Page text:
Hack Like a Girl with Zalando Tech
Get involved in hacking with Geek Girls Carrots Berlin and the Zalando Tech Shop API.
I recently had the opportunity to be a mentor at the Hack Like A Girl Hackathon. It was organized by Geek Girls Carrots Berlin, with Zalando on board as a sponsor. The hackathon had a health and fitness theme, and I jumped at the chance to volunteer for the event.
Before the hacking was to begin, participants and mentors met up at the Native Intruments offices on Friday evening to brainstorm their health and fitness related hacks for the weekend. We were also tasked with building teams. As a fashion platform, the link to health and fitness might not always be obvious, but with my colleagues Andra and Iuliia, gave some of the participants insights into using the Zalando Shop API.
I was excited to get participants interested in using our API. Zalando’s fashion reputation was less enticing amongst the participants, who were leaning towards more traditional health and fitness uses. Our pitch involved asking the audience to come up with ideas that involved a little bit of shopping. After all, you need new clothes and certain accessories for a healthy start at the gym!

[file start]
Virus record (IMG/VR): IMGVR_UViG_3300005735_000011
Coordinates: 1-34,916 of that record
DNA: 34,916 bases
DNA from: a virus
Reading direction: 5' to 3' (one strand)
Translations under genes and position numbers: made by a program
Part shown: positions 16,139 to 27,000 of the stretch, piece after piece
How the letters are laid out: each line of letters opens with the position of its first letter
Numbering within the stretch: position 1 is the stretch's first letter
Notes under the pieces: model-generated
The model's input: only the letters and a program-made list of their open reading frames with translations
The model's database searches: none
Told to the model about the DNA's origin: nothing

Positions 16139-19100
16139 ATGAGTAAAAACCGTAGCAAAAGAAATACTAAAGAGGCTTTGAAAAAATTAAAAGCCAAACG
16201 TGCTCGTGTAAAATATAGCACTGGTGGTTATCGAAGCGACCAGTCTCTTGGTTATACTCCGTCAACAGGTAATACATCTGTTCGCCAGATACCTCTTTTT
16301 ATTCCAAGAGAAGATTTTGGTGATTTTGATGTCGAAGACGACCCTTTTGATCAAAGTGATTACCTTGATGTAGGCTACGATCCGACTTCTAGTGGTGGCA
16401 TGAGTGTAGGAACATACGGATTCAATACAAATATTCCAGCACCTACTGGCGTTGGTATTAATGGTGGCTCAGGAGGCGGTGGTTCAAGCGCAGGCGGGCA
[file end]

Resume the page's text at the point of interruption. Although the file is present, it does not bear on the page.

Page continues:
The API briefing session was followed by a VR workshop using the Unity Framework, with a hands-on-hacking session available before teams became engrossed in their hacks. After our pitch, one of the teams reached out for some help to get started with React. The evening was rounded up with a Zumba workout session, staying true to the hackathon’s theme.
Jury discussions and voting took place on the Sunday, in the latter part of the afternoon. Being a jury member was an incredible experience, with seven teams presenting their hacks. The source code for all participating teams can be found here.
I was amazed at the energy level of all the participants. There was no drop in their energy, despite it being a Sunday. Our voting was based on code, the idea, and the potential behind the hack. Each jury member voted based on different evaluation criteria, which was interesting to observe:
- First criteria – potential and uniqueness of the hack
- Second criteria – presentations and team spirit
- Third criteria – implementation (working prototype)
It was surprising to me that looking into a team’s source code was the last criteria option, and that team ratings varied when this occurred.
Overall, Hack Like A Girl was a great event and it was tremendously valuable being a mentor for participating teams. I was excited by the turnout and elated by the whole experience.
The hackathon organizers also produced a short video, available here. I would be happy to answer questions about this fantastic experience – please reach out via Twitter at @princi_ya.